New York Times Co. v. Sullivan

Following is the case brief for New York Times Co. v. Sullivan, 376 U.S. 254 (1964)

Case Summary of New York Times Co. v. Sullivan:

  • Respondent Sullivan, Commissioner of Police in Montgomery, Alabama, sued the New York Times and other individual petitioners for an allegedly false advertisement involving police conduct.
  • Sullivan won a jury verdict of $500,000 without having to prove he suffered any damage, or that the Times knew the statements in the ad were false.  The Supreme Court of Alabama affirmed.
  • The U.S. Supreme Court reversed.  It held that a State cannot award a public official damages for false statements regarding official conduct unless the statements were made with knowledge of their falsity or with reckless disregard of whether they were false or not (i.e., actual malice).

New York Times Co. v. Sullivan Case Brief

Statement of the Facts:

Respondent L.B. Sullivan was the Commissioner in charge of the Police Department of Montgomery, Alabama.  In 1960, he filed a libel suit against the New York Times Company and four African-American clergyman in connection with a full-page advertisement in the New York Times.  The text of the ad, entitled “Heed Their Rising Voices,” contained statements, some of which were inaccurate, about police action directed at students who participated in a civil rights demonstration and at Martin Luther King, Jr.  Sullivan was not mentioned by name in the ad, but he claimed that the few references to the “police” in the ad referred to him.

The case went to trial.  At trial, Sullivan made no attempt to show that he suffered any financial loss due to the ad.  The judge instructed the jury that the ad was “libelous per se,” (i.e., that malice and falsity of the ad were presumed), and that the jury does not need to distinguish between compensatory and punitive damages when awarding damages.

Procedural History:

  • The jury awarded Sullivan $500,000, which was the full amount requested in his lawsuit.
  • The Supreme Court of Alabama affirmed the trial court’s rulings in all respects.
  • The U.S. Supreme Court granted certiorari because of the important constitutional issues involved.

Issue and Holding:

Did the libel law of Alabama, which deemed criticism of public figures “libelous per se” and allowed a public official to sue for an advertisement without having to prove damages, violate of the First and Fourteenth Amendments?  Yes.


The judgment of the Supreme Court of Alabama is reversed and remanded.

Rule of Law or Legal Principle Applied:

Under the First and Fourteenth Amendments, a State cannot award a public official damages for false statements regarding his official conduct without proof that the statements were made with knowledge of their falsity or with reckless disregard of whether they were true or false (i.e., actual malice).


  • The First and Fourteenth Amendments apply to this case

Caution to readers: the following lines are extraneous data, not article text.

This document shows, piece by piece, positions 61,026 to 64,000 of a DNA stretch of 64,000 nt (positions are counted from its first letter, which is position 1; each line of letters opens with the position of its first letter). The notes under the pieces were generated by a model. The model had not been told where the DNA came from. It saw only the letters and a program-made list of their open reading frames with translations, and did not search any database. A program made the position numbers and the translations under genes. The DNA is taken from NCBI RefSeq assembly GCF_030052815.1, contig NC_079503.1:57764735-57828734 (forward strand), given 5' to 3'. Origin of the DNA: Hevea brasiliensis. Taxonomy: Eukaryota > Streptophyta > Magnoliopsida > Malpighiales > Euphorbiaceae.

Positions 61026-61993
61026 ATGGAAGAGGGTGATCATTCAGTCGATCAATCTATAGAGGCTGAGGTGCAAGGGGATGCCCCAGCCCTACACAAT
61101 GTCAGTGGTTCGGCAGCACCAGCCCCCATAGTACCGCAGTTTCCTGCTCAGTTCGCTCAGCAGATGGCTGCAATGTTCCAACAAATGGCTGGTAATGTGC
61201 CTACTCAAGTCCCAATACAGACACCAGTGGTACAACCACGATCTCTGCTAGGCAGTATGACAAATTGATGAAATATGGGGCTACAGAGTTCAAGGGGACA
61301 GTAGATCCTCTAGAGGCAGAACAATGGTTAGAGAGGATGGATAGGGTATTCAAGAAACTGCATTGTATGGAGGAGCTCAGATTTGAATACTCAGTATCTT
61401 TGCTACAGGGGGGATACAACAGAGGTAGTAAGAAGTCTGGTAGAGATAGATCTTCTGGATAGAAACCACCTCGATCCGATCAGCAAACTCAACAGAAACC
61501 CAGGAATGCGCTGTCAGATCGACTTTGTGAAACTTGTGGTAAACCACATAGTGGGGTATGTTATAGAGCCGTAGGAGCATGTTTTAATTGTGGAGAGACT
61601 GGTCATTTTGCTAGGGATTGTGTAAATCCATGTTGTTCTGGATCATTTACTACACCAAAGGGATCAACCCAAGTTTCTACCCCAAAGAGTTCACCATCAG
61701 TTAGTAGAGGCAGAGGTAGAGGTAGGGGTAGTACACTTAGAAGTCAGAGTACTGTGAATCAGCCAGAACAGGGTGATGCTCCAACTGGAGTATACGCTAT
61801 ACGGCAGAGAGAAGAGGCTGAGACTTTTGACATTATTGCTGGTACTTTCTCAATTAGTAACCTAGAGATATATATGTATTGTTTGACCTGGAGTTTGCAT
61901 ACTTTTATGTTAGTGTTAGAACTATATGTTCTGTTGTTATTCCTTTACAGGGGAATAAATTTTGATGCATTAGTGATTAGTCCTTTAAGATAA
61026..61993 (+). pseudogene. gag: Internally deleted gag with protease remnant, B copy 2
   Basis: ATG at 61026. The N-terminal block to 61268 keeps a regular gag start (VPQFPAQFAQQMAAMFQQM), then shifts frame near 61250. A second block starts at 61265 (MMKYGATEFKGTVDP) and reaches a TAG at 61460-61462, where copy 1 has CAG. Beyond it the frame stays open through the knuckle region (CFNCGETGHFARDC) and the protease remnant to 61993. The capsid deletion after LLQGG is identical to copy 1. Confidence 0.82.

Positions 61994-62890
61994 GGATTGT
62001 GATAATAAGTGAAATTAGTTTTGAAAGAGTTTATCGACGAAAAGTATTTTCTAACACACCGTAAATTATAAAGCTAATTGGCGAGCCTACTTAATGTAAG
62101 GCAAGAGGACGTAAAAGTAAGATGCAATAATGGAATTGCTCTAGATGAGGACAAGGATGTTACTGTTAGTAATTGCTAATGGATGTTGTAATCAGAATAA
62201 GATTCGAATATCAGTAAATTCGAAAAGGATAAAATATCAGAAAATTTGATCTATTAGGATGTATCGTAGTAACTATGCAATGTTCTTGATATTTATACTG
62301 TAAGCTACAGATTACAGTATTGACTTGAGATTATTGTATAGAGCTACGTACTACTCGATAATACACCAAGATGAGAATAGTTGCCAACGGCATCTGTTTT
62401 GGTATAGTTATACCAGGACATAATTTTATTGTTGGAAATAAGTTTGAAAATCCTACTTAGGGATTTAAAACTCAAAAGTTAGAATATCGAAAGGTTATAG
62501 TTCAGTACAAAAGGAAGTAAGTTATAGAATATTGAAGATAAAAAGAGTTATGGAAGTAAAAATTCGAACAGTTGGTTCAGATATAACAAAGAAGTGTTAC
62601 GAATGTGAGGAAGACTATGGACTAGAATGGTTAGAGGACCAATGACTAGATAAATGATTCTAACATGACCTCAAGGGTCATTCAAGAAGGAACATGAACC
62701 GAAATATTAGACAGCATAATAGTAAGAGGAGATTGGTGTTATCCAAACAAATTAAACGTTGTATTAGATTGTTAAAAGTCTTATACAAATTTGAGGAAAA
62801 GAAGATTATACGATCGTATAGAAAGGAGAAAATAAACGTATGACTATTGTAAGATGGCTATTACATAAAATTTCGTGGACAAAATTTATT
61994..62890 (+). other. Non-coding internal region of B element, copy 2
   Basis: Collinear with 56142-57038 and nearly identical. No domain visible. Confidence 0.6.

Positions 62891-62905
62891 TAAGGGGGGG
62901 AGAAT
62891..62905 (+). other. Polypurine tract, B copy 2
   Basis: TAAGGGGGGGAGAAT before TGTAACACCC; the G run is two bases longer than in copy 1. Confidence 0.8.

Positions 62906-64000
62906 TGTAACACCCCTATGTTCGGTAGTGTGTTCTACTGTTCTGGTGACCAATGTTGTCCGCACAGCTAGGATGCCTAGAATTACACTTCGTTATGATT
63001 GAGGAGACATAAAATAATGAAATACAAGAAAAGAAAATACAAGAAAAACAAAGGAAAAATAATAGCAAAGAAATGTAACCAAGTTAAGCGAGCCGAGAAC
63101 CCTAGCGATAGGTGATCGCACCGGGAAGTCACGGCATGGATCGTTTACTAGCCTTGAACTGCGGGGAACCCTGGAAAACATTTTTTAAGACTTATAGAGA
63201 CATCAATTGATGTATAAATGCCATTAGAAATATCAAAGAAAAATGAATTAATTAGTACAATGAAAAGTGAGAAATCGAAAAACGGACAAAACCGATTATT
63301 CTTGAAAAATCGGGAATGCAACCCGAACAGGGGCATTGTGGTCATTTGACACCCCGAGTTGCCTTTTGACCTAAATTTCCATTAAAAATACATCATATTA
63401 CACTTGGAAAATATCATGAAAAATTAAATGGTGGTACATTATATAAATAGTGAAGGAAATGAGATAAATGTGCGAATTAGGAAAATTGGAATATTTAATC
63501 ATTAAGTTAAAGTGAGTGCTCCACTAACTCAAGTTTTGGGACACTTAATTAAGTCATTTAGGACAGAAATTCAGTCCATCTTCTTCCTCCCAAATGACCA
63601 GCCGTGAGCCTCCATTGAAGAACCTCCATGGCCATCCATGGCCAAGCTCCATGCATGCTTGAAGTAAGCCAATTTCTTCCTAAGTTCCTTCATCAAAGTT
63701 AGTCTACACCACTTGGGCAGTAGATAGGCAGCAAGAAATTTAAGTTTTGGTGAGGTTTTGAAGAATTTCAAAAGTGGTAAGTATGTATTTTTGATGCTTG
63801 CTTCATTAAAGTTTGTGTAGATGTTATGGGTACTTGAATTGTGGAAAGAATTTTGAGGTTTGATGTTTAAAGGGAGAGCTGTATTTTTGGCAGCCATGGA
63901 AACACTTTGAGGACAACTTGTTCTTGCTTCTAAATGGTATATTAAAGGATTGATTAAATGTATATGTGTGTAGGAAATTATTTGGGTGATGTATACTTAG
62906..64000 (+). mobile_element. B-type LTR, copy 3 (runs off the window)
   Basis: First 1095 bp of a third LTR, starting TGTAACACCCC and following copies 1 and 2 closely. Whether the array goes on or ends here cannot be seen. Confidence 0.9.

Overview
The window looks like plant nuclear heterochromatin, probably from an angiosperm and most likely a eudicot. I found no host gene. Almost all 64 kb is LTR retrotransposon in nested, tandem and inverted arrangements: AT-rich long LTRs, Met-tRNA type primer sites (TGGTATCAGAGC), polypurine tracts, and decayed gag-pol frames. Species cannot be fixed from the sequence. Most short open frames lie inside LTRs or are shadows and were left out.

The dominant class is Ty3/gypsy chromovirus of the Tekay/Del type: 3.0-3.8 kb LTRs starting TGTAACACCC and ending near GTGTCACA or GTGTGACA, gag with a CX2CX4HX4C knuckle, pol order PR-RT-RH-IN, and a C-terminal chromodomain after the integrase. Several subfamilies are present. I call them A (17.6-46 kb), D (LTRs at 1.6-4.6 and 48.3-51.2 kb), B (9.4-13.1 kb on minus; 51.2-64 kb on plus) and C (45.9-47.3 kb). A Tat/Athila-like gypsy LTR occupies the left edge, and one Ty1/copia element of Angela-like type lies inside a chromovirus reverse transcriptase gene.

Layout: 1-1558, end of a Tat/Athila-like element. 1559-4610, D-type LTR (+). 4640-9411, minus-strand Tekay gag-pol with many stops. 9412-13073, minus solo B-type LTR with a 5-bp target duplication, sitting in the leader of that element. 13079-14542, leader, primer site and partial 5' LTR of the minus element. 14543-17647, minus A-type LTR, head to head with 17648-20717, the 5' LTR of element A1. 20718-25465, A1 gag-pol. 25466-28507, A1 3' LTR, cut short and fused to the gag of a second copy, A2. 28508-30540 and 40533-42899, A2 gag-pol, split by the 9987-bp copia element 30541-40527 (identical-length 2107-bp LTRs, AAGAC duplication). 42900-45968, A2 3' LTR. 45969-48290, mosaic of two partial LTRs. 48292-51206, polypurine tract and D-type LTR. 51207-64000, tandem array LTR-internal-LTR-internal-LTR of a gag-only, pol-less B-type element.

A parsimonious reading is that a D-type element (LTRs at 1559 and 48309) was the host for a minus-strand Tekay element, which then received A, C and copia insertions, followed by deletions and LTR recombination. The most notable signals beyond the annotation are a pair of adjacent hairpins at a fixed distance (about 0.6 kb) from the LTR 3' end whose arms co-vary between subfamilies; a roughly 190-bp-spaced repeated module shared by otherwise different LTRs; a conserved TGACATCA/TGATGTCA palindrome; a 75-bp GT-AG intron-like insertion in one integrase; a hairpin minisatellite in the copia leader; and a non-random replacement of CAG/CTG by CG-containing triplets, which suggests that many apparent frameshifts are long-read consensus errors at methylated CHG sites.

As a threshold matter, the Fourteenth Amendment is implicated in this case because the use of State courts to administer Sullivan’s lawsuit constitutes “state action” for purposes of the Amendment.  Also, the First Amendment applies to the advertisement here because it conveyed information and expressed opinion.  The fact that the Times was paid for the advertisement is immaterial.

  • Actual Malice is required before a public official can sue for damages

Throughout its history, this country has stood for the proposition, embodied in the First Amendment, that debate on public issues should be uninhibited and robust, which may sometimes result in sharp attacks on public figures.  Allowing some possible falsehoods into the debate should be tolerated because a wide-open debate needs breathing room to thrive. Accordingly, a defamatory falsehood about a public official regarding his official conduct cannot result in damages to the official unless the falsehood was made with “actual malice” (i.e., knowledge of its falsity, or with reckless disregard of whether it was false or not).

  • The trial result in this case must be overturned based on the lack of evidence of malice

A presumption of malice is inconsistent with the Constitution.  Accordingly, allowing a general jury award, which does not distinguish between compensatory and punitive damages, based on a presumption of malice is improper.  The jury award in this case must be overturned.

Finally, the trial evidence in this case does not prove actual malice.  First, the evidence shows that the Times did not know any of the statements in the ad were false.  Second, it is unclear that Sullivan was even the subject of the ad since he was never mentioned in it.

Concurring Opinion (Black):

A public official should not have a limited right to collect damages for libel related to official conduct.  Rather, the First Amendment should give citizens the absolute, unconditional right to criticize government officials.

Concurring Opinion (Goldberg):

The Constitution should allow a citizen speak his or her mind on matters of public concern. People should not be silenced because those in control in government think that what was said was unwise, malicious, unfair, or false.


The importance of New York Times Co. v. Sullivan cannot be overstated.  It instantly changed the libel laws throughout the country.  Also, it is still considered the clearest and most powerful defense of freedom of the press in U.S. history.

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